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studies have estimated that a properly functioning predictive maintenance program can provide a savings of 8% to 12% over a program utilizing preventive maintenance alone. Depending on a facility’s reliance on reactive maintenance and material condition, it could easily recognize savings opportunities exceeding 30% to 40%. In fact, independent surveys indicate the following industrial average savings resultant from initiation of a functional predictive maintenance program: • Return on investment: 10 times • Reduction in maintenance costs: 25% to 30% • Elimination of breakdowns: 70% to 75% • Reduction in downtime: 35% to 45% • Increase in production: 20% to 25%. On the down side, to initially start into the predictive maintenance world is not inexpensive. Much of the equipment requires cost in excess of $50,000. Training of in-plant personnel to effectively utilize predictive maintenance technologies will require considerable funding. Program development will require an understanding of predictive maintenance and a firm commitment to make the program work by all facility organizations and management.

5.5 Reliability Centered Maintenance
Reliability centered maintenance (RCM) magazine provides the following definition of RCM: “a process used to determine the maintenance requirements of any physical asset in its operating context.” Basically, RCM methodology deals with some key issues not dealt with by other maintenance programs. It recognizes that all equipment in a facility is not of equal importance to either the process or facility safety. It recognizes that equipment design and operation differs and that different equipment will have a higher probability to undergo failures from different degradation mechAdvantages anisms than others. It also approaches the structuring of a maintenance program • Can be the most efficient maintenance program. recognizing that a facility does not have • Lower costs by eliminating unnecessary mainteunlimited financial and personnel resources nance or overhauls. and that the use of both need to be prior• Minimize frequency of overhauls. itized and optimized. In a nutshell, RCM • Reduced probability of sudden equipment failures. is a systematic approach to evaluate a facility’s equipment and resources to best • Able to focus maintenance activities on critical components. mate the two and result in a high degree of facility reliability and cost-effectiveness. • Increased component reliability. RCM is highly reliant on predictive main• Incorporates root cause analysis. tenance but also recognizes that maintenance activities on equipment that is Disadvantages inexpensive and unimportant to facility • Can have significant startup cost, training, equipreliability may best be left to a reactive ment, etc. maintenance approach. The following • Savings potential not readily seen by management. maintenance program breakdowns of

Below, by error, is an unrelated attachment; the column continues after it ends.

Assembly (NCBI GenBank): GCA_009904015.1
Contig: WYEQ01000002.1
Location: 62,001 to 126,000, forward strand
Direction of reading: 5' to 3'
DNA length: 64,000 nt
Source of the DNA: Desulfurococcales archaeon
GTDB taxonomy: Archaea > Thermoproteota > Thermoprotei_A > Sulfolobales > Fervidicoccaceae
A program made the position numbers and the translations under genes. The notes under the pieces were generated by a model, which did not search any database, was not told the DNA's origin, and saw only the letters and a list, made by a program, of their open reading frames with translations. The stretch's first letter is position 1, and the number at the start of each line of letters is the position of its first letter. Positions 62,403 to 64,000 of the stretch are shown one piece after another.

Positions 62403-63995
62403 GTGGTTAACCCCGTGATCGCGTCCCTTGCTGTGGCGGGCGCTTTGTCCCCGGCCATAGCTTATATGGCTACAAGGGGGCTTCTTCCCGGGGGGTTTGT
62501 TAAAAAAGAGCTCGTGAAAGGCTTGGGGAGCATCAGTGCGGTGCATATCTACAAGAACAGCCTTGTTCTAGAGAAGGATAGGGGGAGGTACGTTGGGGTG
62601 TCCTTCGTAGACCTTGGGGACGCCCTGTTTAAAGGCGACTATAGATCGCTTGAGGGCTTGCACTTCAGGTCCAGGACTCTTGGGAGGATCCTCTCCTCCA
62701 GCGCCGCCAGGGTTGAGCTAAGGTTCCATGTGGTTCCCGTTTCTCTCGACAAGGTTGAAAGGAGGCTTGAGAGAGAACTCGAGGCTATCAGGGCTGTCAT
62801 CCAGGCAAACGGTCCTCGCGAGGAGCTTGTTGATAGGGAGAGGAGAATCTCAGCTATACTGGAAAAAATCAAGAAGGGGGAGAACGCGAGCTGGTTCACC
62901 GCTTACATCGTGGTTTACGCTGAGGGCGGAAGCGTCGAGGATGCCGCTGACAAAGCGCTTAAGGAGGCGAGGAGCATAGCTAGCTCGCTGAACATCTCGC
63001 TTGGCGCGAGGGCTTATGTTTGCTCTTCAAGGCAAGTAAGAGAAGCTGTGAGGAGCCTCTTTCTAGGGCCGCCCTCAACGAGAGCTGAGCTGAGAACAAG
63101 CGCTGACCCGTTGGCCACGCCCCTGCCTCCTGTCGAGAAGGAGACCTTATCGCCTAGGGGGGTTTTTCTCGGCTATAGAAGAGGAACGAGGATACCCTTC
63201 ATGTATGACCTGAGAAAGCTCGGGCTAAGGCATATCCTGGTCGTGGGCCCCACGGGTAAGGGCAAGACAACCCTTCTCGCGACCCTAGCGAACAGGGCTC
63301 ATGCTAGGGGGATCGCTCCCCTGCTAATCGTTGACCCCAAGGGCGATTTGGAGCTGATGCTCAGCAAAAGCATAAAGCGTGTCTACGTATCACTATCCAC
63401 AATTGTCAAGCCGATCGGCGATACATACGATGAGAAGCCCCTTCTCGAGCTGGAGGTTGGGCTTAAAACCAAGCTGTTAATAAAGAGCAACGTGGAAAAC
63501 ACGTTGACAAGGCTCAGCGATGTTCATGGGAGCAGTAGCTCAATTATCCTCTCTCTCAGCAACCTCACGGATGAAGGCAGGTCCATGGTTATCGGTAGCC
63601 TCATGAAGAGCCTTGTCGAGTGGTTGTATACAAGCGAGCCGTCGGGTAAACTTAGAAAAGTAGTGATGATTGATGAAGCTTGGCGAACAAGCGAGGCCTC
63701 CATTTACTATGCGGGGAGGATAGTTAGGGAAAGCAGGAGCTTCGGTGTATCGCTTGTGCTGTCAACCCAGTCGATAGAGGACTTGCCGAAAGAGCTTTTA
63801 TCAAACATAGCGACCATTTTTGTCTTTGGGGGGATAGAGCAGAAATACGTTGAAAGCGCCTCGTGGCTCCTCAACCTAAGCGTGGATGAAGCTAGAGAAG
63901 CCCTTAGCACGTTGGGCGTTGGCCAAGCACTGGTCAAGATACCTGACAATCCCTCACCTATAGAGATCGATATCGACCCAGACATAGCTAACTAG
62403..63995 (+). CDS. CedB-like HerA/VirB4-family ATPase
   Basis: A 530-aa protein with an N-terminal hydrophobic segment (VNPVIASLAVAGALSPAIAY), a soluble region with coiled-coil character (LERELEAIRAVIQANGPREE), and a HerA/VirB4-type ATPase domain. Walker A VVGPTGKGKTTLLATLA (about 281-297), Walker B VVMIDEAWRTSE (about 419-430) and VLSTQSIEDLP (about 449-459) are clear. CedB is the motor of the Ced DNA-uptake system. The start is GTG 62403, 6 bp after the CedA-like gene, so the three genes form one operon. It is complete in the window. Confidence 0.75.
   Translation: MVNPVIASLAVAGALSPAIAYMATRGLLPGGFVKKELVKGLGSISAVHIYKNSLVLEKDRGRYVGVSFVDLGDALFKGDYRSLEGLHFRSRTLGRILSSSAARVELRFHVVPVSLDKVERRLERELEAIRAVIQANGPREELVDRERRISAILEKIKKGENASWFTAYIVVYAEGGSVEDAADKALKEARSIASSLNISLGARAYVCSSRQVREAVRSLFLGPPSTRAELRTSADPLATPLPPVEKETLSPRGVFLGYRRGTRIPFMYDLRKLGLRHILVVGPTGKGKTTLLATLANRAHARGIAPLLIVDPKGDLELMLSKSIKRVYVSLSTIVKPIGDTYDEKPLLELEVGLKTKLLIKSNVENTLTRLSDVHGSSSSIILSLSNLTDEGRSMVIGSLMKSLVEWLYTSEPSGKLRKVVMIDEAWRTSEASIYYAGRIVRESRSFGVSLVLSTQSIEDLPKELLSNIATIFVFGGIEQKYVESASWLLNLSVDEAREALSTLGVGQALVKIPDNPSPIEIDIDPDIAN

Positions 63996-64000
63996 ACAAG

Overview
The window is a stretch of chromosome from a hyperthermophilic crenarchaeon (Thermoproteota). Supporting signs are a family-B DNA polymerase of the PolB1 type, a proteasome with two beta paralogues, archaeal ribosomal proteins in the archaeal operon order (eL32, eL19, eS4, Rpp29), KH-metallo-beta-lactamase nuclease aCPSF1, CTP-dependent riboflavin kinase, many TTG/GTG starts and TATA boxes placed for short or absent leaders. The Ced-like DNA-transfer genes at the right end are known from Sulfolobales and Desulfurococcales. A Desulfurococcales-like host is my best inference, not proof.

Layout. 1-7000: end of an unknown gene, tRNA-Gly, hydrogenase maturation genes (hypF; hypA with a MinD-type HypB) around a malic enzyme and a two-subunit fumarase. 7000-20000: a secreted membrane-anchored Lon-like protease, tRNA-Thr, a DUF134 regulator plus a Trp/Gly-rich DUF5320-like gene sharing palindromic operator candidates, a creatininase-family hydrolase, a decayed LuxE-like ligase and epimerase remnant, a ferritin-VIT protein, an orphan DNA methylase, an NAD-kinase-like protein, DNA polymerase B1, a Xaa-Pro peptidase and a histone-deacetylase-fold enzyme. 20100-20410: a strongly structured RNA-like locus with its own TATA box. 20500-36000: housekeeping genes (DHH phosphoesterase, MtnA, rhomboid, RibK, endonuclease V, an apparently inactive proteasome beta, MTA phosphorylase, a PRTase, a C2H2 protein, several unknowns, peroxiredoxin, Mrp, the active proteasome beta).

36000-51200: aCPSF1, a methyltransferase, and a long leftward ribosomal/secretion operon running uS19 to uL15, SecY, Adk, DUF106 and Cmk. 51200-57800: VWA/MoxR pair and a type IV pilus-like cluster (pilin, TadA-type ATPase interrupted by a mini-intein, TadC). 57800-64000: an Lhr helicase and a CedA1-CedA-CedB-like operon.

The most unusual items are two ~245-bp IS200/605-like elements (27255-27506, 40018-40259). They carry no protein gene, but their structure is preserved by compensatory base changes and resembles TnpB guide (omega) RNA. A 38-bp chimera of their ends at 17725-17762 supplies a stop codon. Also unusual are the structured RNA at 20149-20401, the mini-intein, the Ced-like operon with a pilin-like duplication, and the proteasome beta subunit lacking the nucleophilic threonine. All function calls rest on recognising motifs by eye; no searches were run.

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continually top-performing facilities would echo the RCM approach to utilize all available maintenance approaches with the predominant methodology being predictive. • <10% Reactive • 25% to 35% Preventive • 45% to 55% Predictive. Because RCM is so heavily weighted in utilization of predictive maintenance technologies, its program advantages and disadvantages mirror those of predictive maintenance. In addition to these advantages, RCM will allow a facility to more closely match resources to needs while improving reliability and decreasing cost.